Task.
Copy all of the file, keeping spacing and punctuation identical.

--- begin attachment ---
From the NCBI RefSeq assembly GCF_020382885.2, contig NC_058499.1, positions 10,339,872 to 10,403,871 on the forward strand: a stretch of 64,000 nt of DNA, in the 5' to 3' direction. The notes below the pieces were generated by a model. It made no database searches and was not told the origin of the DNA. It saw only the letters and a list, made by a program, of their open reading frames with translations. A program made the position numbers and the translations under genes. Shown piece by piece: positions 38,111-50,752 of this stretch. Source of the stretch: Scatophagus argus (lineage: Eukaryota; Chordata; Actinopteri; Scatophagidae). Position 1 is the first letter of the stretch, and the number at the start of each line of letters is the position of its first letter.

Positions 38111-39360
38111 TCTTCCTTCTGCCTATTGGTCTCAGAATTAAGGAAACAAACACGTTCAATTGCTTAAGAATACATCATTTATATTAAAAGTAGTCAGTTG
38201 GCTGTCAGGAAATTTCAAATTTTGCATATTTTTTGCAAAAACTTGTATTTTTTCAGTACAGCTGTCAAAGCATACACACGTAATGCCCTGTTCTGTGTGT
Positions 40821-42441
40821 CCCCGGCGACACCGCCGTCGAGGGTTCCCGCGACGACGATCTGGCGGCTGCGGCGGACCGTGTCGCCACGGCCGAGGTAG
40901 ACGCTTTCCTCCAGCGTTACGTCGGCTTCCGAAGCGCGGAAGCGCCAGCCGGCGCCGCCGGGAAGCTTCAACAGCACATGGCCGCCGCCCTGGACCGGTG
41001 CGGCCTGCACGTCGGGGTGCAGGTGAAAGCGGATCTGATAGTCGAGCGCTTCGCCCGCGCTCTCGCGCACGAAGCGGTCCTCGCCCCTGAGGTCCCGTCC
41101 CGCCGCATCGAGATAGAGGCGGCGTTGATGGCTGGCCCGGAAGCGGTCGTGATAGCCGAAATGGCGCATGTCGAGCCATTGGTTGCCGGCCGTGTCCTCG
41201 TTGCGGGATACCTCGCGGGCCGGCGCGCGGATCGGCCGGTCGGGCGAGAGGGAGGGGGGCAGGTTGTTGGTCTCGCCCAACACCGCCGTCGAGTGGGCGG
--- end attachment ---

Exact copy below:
From the NCBI RefSeq assembly GCF_020382885.2, contig NC_058499.1, positions 10,339,872 to 10,403,871 on the forward strand: a stretch of 64,000 nt of DNA, in the 5' to 3' direction. The notes below the pieces were generated by a model. It made no database searches and was not told the origin of the DNA. It saw only the letters and a list, made by a program, of their open reading frames with translations. A program made the position numbers and the translations under genes. Shown piece by piece: positions 38,111-50,752 of this stretch. Source of the stretch: Scatophagus argus (lineage: Eukaryota; Chordata; Actinopteri; Scatophagidae). Position 1 is the first letter of the stretch, and the number at the start of each line of letters is the position of its first letter.

Positions 38111-39360
38111 TCTTCCTTCTGCCTATTGGTCTCAGAATTAAGGAAACAAACACGTTCAATTGCTTAAGAATACATCATTTATATTAAAAGTAGTCAGTTG
38201 GCTGTCAGGAAATTTCAAATTTTGCATATTTTTTGCAAAAACTTGTATTTTTTCAGTACAGCTGTCAAAGCATACACACGTAATGCCCTGTTCTGTGTGT
Positions 40821-42441
40821 CCCCGGCGACACCGCCGTCGAGGGTTCCCGCGACGACGATCTGGCGGCTGCGGCGGACCGTGTCGCCACGGCCGAGGTAG
40901 ACGCTTTCCTCCAGCGTTACGTCGGCTTCCGAAGCGCGGAAGCGCCAGCCGGCGCCGCCGGGAAGCTTCAACAGCACATGGCCGCCGCCCTGGACCGGTG
41001 CGGCCTGCACGTCGGGGTGCAGGTGAAAGCGGATCTGATAGTCGAGCGCTTCGCCCGCGCTCTCGCGCACGAAGCGGTCCTCGCCCCTGAGGTCCCGTCC
41101 CGCCGCATCGAGATAGAGGCGGCGTTGATGGCTGGCCCGGAAGCGGTCGTGATAGCCGAAATGGCGCATGTCGAGCCATTGGTTGCCGGCCGTGTCCTCG
41201 TTGCGGGATACCTCGCGGGCCGGCGCGCGGATCGGCCGGTCGGGCGAGAGGGAGGGGGGCAGGTTGTTGGTCTCGCCCAACACCGCCGTCGAGTGGGCGG